Students to vote on Coca-Cola boycott

Referendum could see Coca-Cola and Nestlé products return to SU outlets

A REFERENDUM is to take place among UCD students to query the boycott held by the Students’ Union (SU) against Coca-Cola and Nestlé products. Students will be asked to vote on whether the SU should continue to boycott the products, refuse to sell them in SU shops and continue to reject advertising from the companies as they have been mandated to do since 2003.

cocacolaThe decision to bring a referendum on the issue was taken by a group of students who claim the boycott of these products is no longer relevant to students. A group spokesperson explained, “practically, none of the existing undergraduates voted to boycott these products. It was a past student body that voted it in. And now the issues have changed.”

The spokesperson commented that in light of new information about the alleged abuse of Columbian workers by Coca-Cola, which was the reason behind the boycott against Coca-Cola products, students no longer had any reason to insist on a ban of these products by the SU.

“The International Labour Organisation released a report in October saying Coca-Cola work practices in Columbia were of a high standard and those allegations, as far as they were concerned, weren’t true. If one was to present those fi ndings to the students, I am confi dent they would see sense and see that the boycott isn’t necessary.”

Of the initial referendum held in 2003, the spokesperson explained, “there was a lot of evidence at the time it was voted in, whether that was credible or not is open for debate.”

However, the proposal has been met angrily by SU Campaigns and Communications Offi cer, Dan O’Neill who criticised the timing of the referendum, saying that it would interfere with the SU’s campaign against the potential re-introduction of third-level education fees.

Mr O’Neill described the referendum as a “massive distraction” to the SU’s fi ght against third-level education fees, arguing that “it was really short-sighted of them to launch this on us now, when we’re at the cusp of fi ghting on one of the most important campaigns, which is the fi ght for free education for all”.

Despite his reservations about the timing of the referendum, Mr O’Neill expressed that he will campaign to uphold the boycott against Coca-Cola products being sold and advertised by the SU, adding that he will be “disappointed” if students voted to dissolve the ban.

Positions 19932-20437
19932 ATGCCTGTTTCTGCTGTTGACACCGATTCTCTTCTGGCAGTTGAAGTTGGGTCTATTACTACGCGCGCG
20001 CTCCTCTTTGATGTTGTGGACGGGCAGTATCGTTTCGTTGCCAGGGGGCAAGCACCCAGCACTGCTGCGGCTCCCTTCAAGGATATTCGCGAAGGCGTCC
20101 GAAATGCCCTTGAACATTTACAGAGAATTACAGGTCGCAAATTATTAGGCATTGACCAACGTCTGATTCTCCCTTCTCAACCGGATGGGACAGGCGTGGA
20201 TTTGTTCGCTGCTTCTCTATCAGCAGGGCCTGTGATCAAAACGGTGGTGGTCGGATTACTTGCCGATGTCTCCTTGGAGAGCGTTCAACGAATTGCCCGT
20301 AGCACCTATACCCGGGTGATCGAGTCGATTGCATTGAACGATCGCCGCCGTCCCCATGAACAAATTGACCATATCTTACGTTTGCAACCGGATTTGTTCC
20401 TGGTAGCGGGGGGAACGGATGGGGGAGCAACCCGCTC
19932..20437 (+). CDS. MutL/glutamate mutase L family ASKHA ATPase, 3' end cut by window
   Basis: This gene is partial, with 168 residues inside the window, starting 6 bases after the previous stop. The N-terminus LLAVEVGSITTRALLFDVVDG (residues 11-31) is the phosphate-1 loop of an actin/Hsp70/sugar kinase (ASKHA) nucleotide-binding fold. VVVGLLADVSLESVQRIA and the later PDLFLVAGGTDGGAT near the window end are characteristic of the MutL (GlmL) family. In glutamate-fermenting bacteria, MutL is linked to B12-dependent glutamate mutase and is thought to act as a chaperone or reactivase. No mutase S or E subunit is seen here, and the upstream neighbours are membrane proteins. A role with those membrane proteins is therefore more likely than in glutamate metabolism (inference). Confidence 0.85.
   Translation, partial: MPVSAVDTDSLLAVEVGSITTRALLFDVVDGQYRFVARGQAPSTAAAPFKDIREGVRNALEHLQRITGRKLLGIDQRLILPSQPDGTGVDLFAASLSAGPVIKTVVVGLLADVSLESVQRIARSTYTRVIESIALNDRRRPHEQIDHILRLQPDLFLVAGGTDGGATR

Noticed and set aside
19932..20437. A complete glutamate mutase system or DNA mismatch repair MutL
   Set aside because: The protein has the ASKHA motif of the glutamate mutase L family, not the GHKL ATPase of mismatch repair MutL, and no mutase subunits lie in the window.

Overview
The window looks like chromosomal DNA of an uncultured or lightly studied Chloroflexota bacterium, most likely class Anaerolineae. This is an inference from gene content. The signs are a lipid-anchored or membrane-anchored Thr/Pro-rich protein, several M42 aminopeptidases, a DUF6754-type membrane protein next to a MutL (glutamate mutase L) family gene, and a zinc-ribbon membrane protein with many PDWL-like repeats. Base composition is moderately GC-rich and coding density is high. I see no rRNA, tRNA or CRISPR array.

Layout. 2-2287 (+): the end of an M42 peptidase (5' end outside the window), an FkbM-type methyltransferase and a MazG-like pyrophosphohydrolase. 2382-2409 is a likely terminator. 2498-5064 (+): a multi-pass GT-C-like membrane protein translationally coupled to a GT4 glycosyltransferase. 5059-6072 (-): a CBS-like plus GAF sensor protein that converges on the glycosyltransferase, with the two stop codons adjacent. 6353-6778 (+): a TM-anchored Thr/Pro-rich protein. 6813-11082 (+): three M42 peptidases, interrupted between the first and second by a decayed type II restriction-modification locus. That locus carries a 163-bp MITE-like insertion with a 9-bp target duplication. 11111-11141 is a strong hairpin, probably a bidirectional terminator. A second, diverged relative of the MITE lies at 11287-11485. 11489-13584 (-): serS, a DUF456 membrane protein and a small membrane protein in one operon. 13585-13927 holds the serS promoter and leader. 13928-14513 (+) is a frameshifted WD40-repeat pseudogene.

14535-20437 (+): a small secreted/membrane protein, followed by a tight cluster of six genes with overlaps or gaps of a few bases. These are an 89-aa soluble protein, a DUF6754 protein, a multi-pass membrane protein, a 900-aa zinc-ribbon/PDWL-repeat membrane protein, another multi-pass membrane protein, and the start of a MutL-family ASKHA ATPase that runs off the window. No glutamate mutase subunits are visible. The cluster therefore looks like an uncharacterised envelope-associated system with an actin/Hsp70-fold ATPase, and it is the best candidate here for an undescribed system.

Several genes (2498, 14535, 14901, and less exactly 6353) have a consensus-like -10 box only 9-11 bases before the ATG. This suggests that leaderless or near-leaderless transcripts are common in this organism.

The referendum will be held in tandem with executive council elections, which are scheduled to take place at the end of this month.

UCDSU was the first SU to boycott Coca-Cola products following allegations regarding the treatment of staff by the corporation. Nestlé products were banned from sale in SU shops in November 1994 following a World Health Organisation (WHO) statement that the use of powered milk products, promoted by the company, in countries where there is no clean water supply caused the death of up to one million infants per year.

  • Lew

    This article, “Students to vote on Coca-Cola boycott,” is inaccurate in its description of the International Labour Organisation (ILO)report. The report does NOT say that “Coca-Cola work practices in Columbia [sic] were of a high standard and those allegations, as far as they were concerned, weren’t true.” In fact, the ILO NEVER considered the past abuses — murders, torture and kidnapping of union leaders. Coke [Dana Bolden] admitted that the ILO was not asked to investigate past abuses, the IUF admitted that, and the ILO admitted that. The ILO report says nothing about past abuses.

    The report does indicate that procedures in the plants facilitates union busting. Those who do not belong to the union are given special privileges to meet in the plant; those who are unionists cannot.

    The worldwide boycott continues. In fact, it was a number of Irish colleges that were among the first to boycott Coke products and join this campaign for social justice. Unionists and colleges and universities throughout the world continue to boycott and there are new boycotts and support for the campaign. It has only been college administrators looking for the money from Coke that undemocratically bring Coke products back to campuses despite opposition by student groups.

    Read the ILO Report at

    Read the Campaign to Stop Killer Coke’s response at

    Get the facts in the above reports and continue boycotting this irresponsible corporation.